Reese Witherspoon and Jim from The Office have added to the growing criticism about the Oscars’ lack of diversity.
Witherspoon voiced her concern over Facebook on Thursday, posting a statement and a link to a TIME article about the Academy’s voting process. Noting that the problem is with the predominantly white membership, she writes:
I really appreciated this article in TIME on the lack of racial and gender diversity in this year’s Oscar nominations.
So disappointed that some of 2015's best films, filmmakers and performances were not recognized...
Nothing can diminish the quality of their work, but these filmmakers deserve recognition. As an Academy member, I would love to see a more diverse voting membership.
The problem everyone already knew about is now being discussed on a much larger scale. It seems no one in Hollywood will be able to escape it. The diversity complaints are to the point now that more and more white actors are either being asked about it, or feel obliged to chime in with suggestions on how to change “the system.”
During a press run for 13 Hours: The Secret Soldiers of Benghazi, John Kransinski called the Oscars lack of diversity “a huge shame” and “a big problem.” “I think everyone has the right to be as upset as they are, because they should,” he told the AP, before pointing to the larger issue.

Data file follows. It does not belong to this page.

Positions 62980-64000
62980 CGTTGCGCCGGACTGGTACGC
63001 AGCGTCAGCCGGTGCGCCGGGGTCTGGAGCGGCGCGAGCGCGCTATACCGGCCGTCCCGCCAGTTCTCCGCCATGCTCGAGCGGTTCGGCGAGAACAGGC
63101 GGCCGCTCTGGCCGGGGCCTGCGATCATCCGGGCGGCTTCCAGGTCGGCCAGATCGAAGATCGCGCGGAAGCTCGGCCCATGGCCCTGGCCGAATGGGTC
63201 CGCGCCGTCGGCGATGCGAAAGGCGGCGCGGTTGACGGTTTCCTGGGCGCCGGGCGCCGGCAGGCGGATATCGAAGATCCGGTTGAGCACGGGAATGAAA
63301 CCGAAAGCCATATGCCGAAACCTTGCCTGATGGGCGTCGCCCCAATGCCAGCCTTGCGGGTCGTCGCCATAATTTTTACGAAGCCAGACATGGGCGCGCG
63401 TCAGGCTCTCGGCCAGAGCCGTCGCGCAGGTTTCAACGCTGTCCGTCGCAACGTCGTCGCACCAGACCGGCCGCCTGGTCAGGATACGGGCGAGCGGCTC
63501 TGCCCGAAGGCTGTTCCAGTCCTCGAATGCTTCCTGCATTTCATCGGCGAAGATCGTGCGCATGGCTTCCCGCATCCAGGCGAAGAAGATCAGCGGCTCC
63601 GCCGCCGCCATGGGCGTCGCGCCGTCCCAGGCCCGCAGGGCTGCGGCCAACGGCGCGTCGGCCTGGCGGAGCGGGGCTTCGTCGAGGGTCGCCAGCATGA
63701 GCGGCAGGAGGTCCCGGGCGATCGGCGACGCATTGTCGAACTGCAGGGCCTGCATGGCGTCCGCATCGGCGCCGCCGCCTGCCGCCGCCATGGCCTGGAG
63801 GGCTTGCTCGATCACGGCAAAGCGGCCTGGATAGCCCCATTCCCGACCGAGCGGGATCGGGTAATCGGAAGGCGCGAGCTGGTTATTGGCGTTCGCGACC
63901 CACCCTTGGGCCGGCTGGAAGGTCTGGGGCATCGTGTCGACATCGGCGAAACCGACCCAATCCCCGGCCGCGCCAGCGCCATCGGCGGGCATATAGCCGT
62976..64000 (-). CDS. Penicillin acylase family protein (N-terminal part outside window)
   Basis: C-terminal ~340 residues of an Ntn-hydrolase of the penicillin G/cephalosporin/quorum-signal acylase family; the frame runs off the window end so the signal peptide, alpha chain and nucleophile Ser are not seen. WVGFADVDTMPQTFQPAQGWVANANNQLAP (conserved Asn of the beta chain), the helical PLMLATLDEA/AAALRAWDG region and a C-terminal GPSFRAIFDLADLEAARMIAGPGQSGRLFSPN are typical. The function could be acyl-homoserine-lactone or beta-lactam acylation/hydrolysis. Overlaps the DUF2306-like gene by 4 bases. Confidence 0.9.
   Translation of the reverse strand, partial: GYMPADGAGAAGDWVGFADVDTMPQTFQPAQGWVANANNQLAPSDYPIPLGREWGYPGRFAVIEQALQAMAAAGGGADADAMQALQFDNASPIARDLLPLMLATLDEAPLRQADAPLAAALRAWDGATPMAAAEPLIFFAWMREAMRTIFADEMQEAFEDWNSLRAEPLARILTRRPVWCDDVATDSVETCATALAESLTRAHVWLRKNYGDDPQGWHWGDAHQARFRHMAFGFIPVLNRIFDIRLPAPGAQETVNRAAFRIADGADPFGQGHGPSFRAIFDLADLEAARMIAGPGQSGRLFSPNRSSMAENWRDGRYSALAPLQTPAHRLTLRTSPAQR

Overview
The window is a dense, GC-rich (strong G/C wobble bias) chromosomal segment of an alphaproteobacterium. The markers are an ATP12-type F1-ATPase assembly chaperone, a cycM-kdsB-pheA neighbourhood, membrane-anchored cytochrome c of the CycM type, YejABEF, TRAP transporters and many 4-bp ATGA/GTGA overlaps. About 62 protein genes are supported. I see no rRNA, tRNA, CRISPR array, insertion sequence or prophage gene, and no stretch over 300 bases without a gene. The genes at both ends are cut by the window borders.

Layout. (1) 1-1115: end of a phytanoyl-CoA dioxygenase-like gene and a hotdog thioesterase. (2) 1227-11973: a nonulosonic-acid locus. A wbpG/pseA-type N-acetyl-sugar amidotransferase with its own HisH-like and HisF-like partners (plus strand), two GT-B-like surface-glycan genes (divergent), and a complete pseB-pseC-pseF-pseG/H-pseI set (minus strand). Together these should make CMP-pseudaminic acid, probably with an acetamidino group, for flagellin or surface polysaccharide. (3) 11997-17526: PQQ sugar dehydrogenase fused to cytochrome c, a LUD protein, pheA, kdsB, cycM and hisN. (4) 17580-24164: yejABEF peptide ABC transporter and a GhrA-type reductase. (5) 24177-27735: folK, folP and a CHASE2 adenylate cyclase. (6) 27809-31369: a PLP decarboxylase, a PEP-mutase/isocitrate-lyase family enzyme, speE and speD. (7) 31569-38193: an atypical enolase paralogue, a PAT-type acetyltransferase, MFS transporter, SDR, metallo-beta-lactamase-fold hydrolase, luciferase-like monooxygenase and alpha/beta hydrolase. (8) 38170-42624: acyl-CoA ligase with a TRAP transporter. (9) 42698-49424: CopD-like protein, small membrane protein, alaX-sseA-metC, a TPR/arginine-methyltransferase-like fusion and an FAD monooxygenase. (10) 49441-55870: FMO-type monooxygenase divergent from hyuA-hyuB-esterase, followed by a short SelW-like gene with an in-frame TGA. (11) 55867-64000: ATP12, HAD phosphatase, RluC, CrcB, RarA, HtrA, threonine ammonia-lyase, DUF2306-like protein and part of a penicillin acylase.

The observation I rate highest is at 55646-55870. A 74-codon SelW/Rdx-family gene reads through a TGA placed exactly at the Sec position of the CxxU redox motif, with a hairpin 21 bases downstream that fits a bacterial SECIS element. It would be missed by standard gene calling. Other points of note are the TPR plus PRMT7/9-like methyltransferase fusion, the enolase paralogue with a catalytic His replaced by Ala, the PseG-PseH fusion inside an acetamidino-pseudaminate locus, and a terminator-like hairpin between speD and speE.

“But my feelings are beyond the Oscars. Though I think it’s a shame, I don’t know that they should be taking all the responsibility,” he says. “I think in our industry and our business, it’s really about looking to who’s telling what story, who’s being allowed to direct, who’s being allowed to act in it, and I think that needs to change.”
Page Six also reports that the Oscars are hustling to find black presenters to make up for its lack of color among nominees. A source says, “The Oscars are looking for a black celebrity to give out the Best Picture award. Names they are talking about include Oprah Winfrey and Morgan Freeman.” Sweet.
#OscarsSoWhite will likely be a recurring topic at the Oscar’s broadcast and red carpet, where attendees can awkwardly address Hollywood’s whiteness. Certainly, Oscars host Chris Rock will find a way to do it.
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